The development of a tractable small animal model faithfully reproducing human coronavirus disease 2019 pathogenesis would arguably meet a pressing need in biomedical research. Thus far, most investigators have used transgenic mice expressing the human ACE2 in epithelial cells (K18-hACE2 transgenic mice) that are intranasally instilled with a liquid severe acute respiratory syndrome coronavirus 2 (SARS-CoV-2) suspension under deep anesthesia. Unfortunately, this experimental approach results in disproportionate high central nervous system infection leading to fatal encephalitis, which is rarely observed in humans and severely limits this model's usefulness. Here, we describe the use of an inhalation tower system that allows exposure of unanesthetized mice to aerosolized virus under controlled conditions. Aerosol exposure of K18-hACE2 transgenic mice to SARS-CoV-2 resulted in robust viral replication in the respiratory tract, anosmia, and airway obstruction but did not lead to fatal viral neuroinvasion. When compared with intranasal inoculation, aerosol infection resulted in a more pronounced lung pathology including increased immune infiltration, fibrin deposition, and a transcriptional signature comparable to that observed in SARS-CoV-2-infected patients. This model may prove useful for studies of viral transmission, disease pathogenesis (including long-term consequences of SARS-CoV-2 infection), and therapeutic interventions.

Administration of aerosolized SARS-CoV-2 to K18-hACE2 mice uncouples respiratory infection from fatal neuroinvasion

Laura C.;Sala E.;Grillo M.;D'Adamo P.;Kuka M.;Guidotti L. G.
Penultimo
;
Iannacone M.
Ultimo
2022

Abstract

The development of a tractable small animal model faithfully reproducing human coronavirus disease 2019 pathogenesis would arguably meet a pressing need in biomedical research. Thus far, most investigators have used transgenic mice expressing the human ACE2 in epithelial cells (K18-hACE2 transgenic mice) that are intranasally instilled with a liquid severe acute respiratory syndrome coronavirus 2 (SARS-CoV-2) suspension under deep anesthesia. Unfortunately, this experimental approach results in disproportionate high central nervous system infection leading to fatal encephalitis, which is rarely observed in humans and severely limits this model's usefulness. Here, we describe the use of an inhalation tower system that allows exposure of unanesthetized mice to aerosolized virus under controlled conditions. Aerosol exposure of K18-hACE2 transgenic mice to SARS-CoV-2 resulted in robust viral replication in the respiratory tract, anosmia, and airway obstruction but did not lead to fatal viral neuroinvasion. When compared with intranasal inoculation, aerosol infection resulted in a more pronounced lung pathology including increased immune infiltration, fibrin deposition, and a transcriptional signature comparable to that observed in SARS-CoV-2-infected patients. This model may prove useful for studies of viral transmission, disease pathogenesis (including long-term consequences of SARS-CoV-2 infection), and therapeutic interventions.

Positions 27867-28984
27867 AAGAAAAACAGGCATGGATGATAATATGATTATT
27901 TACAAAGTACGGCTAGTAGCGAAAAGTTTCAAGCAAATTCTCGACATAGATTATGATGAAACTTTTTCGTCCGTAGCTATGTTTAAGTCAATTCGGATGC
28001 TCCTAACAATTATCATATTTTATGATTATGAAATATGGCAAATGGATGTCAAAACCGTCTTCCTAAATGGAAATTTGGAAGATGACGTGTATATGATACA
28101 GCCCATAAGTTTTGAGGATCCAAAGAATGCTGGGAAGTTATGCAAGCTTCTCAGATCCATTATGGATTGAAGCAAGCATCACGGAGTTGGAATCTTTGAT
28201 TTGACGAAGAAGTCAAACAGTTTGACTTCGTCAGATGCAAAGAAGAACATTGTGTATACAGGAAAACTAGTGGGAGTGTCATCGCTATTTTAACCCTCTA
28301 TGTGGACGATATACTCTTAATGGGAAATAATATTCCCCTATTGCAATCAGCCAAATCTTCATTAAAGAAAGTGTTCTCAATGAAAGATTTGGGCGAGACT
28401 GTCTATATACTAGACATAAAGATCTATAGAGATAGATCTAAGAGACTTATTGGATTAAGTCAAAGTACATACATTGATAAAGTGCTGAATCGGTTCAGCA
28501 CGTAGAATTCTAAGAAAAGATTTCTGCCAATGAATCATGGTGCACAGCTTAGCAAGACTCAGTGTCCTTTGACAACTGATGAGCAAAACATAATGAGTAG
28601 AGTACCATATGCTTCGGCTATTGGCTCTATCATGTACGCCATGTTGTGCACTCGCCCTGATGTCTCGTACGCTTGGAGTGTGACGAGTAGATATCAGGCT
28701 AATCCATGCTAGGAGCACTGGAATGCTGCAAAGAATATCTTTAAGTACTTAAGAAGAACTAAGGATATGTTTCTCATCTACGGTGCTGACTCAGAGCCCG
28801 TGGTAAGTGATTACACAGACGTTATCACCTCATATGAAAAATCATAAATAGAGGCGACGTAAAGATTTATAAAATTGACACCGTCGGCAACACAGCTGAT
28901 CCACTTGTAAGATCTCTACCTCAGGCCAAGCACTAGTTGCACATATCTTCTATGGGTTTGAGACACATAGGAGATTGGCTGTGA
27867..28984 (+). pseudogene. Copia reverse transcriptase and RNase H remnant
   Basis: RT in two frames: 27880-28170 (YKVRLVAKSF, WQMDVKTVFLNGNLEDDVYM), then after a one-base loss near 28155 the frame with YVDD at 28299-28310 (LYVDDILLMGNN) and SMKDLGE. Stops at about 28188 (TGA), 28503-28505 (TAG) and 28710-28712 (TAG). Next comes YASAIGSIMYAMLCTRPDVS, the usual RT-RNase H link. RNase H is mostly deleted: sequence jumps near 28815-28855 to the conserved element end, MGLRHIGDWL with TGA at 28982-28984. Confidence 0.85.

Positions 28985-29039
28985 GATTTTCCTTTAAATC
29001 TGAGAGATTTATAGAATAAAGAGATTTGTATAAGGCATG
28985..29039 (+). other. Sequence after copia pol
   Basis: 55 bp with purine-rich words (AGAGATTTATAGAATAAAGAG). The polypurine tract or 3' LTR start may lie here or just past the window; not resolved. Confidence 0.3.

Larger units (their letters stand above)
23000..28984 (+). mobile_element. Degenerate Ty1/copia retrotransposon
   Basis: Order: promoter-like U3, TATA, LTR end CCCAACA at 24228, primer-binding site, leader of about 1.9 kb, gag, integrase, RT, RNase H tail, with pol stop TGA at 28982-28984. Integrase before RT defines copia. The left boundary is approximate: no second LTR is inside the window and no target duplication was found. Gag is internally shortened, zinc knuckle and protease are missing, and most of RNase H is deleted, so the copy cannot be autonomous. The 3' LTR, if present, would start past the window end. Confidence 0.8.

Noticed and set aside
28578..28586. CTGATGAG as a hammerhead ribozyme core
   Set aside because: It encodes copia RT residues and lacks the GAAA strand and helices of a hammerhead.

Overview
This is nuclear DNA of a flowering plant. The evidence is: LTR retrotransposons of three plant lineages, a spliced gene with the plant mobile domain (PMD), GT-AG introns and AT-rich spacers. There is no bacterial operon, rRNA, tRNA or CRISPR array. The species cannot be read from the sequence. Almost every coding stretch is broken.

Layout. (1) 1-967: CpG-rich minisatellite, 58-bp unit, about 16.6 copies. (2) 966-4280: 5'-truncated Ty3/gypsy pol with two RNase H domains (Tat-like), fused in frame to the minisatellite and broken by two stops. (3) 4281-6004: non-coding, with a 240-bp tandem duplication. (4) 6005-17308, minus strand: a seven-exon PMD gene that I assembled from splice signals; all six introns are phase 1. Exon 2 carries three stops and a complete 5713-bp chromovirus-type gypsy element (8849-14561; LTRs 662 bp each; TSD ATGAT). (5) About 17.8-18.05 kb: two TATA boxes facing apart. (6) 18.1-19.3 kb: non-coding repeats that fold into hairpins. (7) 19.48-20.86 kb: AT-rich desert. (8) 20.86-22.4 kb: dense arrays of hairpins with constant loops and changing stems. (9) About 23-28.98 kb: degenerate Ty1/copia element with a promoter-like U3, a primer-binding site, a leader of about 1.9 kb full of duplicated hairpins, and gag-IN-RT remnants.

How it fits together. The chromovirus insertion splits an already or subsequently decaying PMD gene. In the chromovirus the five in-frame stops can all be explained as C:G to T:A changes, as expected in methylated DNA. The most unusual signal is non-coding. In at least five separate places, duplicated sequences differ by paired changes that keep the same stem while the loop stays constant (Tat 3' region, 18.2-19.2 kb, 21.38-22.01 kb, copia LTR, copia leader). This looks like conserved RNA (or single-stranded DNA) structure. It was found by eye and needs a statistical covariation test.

Administration, Inhalation
Angiotensin-Converting Enzyme 2
Animals
COVID-19
Encephalitis, Viral
Epithelial Cells
Female
Humans
Keratin-18
Lung
Male
Mice
Mice, Transgenic
Promoter Regions, Genetic
SARS-CoV-2
Transcriptome
Virus Replication
Disease Models, Animal
Nasal Sprays
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Utilizza questo identificativo per citare o creare un link a questo documento: https://hdl.handle.net/20.500.11768/133851
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